Jerusalem (CNN) -- Amene Tekele Haymanot thought he had made the right choice when five years ago he escaped war-torn Eritrea and opened a business in sunny Tel Aviv, Israel.
But he and his countrymen couldn't escape conflict for long.
Haymanot never expected himself - or his store -- to become targets of threats and violence in a metropolitan city known for its tolerance. But it was. His windows were smashed in and his business looted during an anti-immigration protest.
"Now I am afraid here. I cannot live this way. I'm afraid for my life," Haymanot, who is an illegal immigrant awaiting refugee status, told CNN.
His fear has been growing for many months because illegal African immigrants have attracted anger in certain parts of Israel -- and Haymanot believes the color of his skin makes him vulnerable -- because many here will assume if you're black in his Tel Aviv neighborhood -- you are here illegally.
Many Israelis are frustrated with the estimated 59,000 illegal African immigrants in the country and Israel's inability to deal with them. Most of the new arrivals are from Eritrea and Sudan, and the government says they come illegally through the Egyptian border.
The police say about 700 African immigrants enter the country illegally every week.
Illegal African immigrants are blamed by residents in neighborhoods where there is a large African population for increasing levels of crime, suffocating the infrastructure and changing the fabric of Israel.
Many Israelis who sympathize with the plight of African immigrants say they believe racism plays into all this. Some Israelis are asking how a country that founded by Jews trying to escape persecution could turn against anyone trying to escape danger in their own lands.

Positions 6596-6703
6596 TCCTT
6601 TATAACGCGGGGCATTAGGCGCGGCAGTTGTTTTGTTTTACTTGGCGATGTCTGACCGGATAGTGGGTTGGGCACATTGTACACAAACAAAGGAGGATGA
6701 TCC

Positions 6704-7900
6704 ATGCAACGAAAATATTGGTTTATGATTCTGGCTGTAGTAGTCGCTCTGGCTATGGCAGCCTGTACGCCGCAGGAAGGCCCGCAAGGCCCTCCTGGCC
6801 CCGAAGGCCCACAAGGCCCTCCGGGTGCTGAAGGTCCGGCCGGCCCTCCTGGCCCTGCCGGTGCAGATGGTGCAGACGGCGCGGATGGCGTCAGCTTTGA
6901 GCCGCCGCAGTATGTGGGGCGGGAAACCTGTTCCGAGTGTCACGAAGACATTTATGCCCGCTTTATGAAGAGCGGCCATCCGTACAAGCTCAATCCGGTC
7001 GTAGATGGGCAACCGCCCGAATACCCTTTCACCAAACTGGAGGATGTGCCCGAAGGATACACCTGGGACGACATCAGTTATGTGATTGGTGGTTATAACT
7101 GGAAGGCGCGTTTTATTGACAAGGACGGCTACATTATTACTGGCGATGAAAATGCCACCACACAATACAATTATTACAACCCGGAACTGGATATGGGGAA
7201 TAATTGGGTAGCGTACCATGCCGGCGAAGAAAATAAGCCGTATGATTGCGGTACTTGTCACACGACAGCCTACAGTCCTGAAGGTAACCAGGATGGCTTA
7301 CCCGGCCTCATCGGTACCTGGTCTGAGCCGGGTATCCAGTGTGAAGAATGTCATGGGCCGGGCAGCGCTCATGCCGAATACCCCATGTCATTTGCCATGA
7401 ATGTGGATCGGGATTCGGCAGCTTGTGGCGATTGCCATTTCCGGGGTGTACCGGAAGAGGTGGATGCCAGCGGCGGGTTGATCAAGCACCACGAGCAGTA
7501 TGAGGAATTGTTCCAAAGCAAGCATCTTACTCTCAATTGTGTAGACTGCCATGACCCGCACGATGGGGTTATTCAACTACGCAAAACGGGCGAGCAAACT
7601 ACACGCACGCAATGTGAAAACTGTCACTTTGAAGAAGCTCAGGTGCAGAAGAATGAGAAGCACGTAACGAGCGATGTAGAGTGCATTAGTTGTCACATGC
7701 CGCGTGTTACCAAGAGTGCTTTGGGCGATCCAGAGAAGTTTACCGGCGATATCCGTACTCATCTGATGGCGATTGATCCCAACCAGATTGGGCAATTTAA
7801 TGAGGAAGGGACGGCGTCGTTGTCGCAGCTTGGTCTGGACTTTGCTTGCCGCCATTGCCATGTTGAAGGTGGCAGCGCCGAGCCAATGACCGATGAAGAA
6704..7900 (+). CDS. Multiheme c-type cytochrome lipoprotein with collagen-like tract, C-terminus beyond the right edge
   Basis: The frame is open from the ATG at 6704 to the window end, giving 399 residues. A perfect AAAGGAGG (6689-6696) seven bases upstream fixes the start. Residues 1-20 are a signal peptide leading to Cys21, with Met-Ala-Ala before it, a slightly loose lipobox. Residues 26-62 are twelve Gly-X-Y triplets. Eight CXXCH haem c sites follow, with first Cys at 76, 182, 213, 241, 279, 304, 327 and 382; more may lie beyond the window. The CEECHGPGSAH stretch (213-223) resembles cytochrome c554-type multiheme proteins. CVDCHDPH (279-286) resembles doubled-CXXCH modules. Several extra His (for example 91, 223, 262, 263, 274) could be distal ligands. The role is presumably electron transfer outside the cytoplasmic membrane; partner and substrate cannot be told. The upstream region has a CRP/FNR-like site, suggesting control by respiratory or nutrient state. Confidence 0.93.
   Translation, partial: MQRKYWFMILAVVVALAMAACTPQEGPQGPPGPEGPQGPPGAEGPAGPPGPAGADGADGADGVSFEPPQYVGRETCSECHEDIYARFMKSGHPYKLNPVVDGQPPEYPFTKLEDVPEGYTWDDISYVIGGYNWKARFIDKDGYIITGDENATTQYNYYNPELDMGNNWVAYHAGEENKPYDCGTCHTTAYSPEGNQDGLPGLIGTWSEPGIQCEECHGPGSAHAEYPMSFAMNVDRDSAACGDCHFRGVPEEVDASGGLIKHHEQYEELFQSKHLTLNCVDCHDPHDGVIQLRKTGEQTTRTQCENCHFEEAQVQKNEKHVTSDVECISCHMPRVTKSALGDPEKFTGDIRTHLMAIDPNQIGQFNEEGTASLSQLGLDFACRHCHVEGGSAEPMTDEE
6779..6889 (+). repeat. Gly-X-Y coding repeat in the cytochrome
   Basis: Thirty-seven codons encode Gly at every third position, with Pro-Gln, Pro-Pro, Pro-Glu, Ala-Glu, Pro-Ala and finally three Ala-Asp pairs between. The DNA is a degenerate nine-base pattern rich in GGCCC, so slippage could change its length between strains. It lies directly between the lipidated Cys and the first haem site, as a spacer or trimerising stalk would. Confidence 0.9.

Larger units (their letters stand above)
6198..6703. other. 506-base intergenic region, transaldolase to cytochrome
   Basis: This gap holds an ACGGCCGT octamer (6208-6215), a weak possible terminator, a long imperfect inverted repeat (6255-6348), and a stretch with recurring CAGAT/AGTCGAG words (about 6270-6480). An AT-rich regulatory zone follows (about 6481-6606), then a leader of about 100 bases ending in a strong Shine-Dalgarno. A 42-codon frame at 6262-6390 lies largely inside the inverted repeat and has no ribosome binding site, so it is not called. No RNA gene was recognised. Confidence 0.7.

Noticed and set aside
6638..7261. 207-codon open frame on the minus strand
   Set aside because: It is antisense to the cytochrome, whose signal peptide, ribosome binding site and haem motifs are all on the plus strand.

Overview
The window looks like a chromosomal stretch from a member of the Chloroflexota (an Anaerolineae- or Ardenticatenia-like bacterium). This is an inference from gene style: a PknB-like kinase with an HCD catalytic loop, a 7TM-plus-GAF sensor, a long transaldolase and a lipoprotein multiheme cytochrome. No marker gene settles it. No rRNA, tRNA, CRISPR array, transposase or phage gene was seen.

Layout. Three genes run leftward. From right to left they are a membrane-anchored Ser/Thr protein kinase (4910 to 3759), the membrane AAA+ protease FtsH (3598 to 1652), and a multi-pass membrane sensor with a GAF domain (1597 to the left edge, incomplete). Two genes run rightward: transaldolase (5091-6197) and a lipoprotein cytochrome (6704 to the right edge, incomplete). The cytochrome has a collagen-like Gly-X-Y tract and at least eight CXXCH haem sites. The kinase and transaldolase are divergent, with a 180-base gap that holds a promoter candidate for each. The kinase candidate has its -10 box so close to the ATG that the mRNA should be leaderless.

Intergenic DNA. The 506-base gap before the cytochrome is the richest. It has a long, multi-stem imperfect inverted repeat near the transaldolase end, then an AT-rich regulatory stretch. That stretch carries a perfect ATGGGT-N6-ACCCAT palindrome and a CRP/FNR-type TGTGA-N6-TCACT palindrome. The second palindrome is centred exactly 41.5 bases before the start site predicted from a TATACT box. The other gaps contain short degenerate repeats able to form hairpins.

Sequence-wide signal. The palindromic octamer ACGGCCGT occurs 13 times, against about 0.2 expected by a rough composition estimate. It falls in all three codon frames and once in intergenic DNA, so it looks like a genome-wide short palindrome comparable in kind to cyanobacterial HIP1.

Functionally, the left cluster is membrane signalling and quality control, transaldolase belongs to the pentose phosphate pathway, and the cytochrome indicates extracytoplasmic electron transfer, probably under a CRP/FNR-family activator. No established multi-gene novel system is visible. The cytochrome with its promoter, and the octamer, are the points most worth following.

Attorney Asaf Weitzen, who works with the immigrant hotline in the south Tel Aviv neighbourhood of Hatikva, trying to sort out immigrants' legal problems, says: "There is a very big pressure on the neighborhood, and the structures cannot support so many people." He adds that the problem is exacerbated because newcomers come from a different background, speak a different language and have a different approach to life as well as by the fact they are a different race.
The biggest problem that immigrants and Israel face, Weitzen says, is the lack of a proper and enforceable immigration policy.
He says the Eritrea population should be award asylum and given the necessary papers to work. His words echo the call from the United Nations for Eritreans to be given refugee status due to conditions in their home country.
But Israel has no diplomatic relations with Sudan, the source of the second largest illegal immigrant group in the country, so repatriating those immigrants is nearly impossible.
The current Israeli policy leaves the immigrants in an unsustainable holding pattern, says Weitzen: They are not allowed to legally work but do so anyway, leaves residents frustrated as the number of poor grow in certain neighborhoods, putting pressure on everything from housing to hospitals.
Israeli Prime Minister Benjamin Netanyahu says the immigration problem is being dealt with.